Wednesday, December 30, 2009
What a great yoga practice this morning. How wonderful it is to be alive.
I quit smoking again, and this time I'm quitting for good. I can breathe. It's amazing.
I'm just back from my daughter and Sol's elegant and refined little love nest in Portland. They're so in love it made me cry. Portland is another homely city like Seattle, only colder due to its proximity to the river. And like Seattle, there are a lot of exciting, innovative things going on there just below the gritty surface.
Freedom and gratitude go hand in hand.
Sunday, December 20, 2009
This morning's personal practice was the best in a long time, and lasted a full hour and a half. I've been taking LevoDopa-CarboDopa to treat my condition since Thursday, and it's been like resetting a dysfunctional machine.
Now I can do pranayama (controlled breathing) and meditation without fighting severe tremors in my right arm and hand. The tremors were distracting enough by themselves, but the worst of it was they also produced severe anxiety -- not the best state of mind for meditation.
I still have a lot of beefs against the way medicine is generally practiced in this country, and remain convinced the patient has to take responsibility for his or her own medical destiny, and not simply "leave it to the experts who know better," especially when the experts are determined to run an interminable series of endless tests and diagnostic procedures, and offer only minimal treatment. But sometimes I have to relent, and today I'm saying, "Thank God for modern allopathic medicine."
Saturday, December 19, 2009
The first principle is to always remember that your teacher is not a god. For example, Tracy is my yoga teacher, not my yoga goddess; her teacher was Kraftsow, and his teacher was Desikachar, and his teacher was Krishnamacharya, but none of these people is a god (although some will tell you differently).
You do your teacher a great disservice if you try to turn him or her into a god, and insult God in the process.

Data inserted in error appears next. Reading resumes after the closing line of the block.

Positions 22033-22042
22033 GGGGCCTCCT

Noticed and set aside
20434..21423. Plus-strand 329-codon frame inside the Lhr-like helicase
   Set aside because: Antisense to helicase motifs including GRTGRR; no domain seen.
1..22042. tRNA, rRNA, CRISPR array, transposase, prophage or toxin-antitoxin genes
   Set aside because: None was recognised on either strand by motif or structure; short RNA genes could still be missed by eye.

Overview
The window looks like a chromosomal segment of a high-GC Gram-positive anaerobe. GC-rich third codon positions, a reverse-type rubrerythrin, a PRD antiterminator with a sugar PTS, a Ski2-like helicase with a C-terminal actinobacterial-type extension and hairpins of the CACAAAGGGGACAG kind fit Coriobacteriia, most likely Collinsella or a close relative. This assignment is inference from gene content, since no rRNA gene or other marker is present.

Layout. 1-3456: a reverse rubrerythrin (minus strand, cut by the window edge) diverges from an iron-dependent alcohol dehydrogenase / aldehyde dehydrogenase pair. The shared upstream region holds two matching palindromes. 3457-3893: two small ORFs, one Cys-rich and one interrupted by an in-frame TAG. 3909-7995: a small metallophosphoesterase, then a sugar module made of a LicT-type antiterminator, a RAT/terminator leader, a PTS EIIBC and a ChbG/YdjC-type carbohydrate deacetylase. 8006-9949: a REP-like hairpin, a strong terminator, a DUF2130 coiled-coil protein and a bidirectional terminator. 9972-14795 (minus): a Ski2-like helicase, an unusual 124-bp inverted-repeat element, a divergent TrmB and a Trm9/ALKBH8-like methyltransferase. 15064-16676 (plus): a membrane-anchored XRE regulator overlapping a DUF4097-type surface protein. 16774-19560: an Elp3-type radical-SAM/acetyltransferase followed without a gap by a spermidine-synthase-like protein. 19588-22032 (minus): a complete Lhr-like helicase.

Now, a teacher has been sent (and not just to me alone) to help me find The Way, and what I'm finding is that my mind runs in a similar direction as his did. Not in the same channel, since he was of another time and another place, but in a direction harmonious with that of the teacher.
For instance, many of Jung's Red Book illustrations are enclosed in borders whose pictorial motifs either symbolically re-iterate the content of the image or graphically amplify the picture's theme. I was using that same technique years before I ever saw the Red Book or any of Jung's pictures, as I did with this tarot image which is, incidentally, a portrait of Dr. Jung as "Time" or "The Old Man," tarot trump IX, which in modern decks is usually called "The Hermit."
Of finding the way Jung says: "I give you news of the way of this man, but not of your own way. My path is not your path, therefore I cannot teach you. The way is within us...
"I will be no savior, no master teacher, no lawgiver unto you. You are no longer little children...May each one seek out his own way..."
I don't find it strange at all that even before I read these passages, I had decided that the Red Book was going to be more of a how-to manual than a revelation of The Way It Is. I find a lot of Jung's cosmological vision and imagery inscrutable and have no wish to try to climb into his mind. However, I think I could learn a lot of valuable pointers by closely studying the techniques he used to plumb the depths.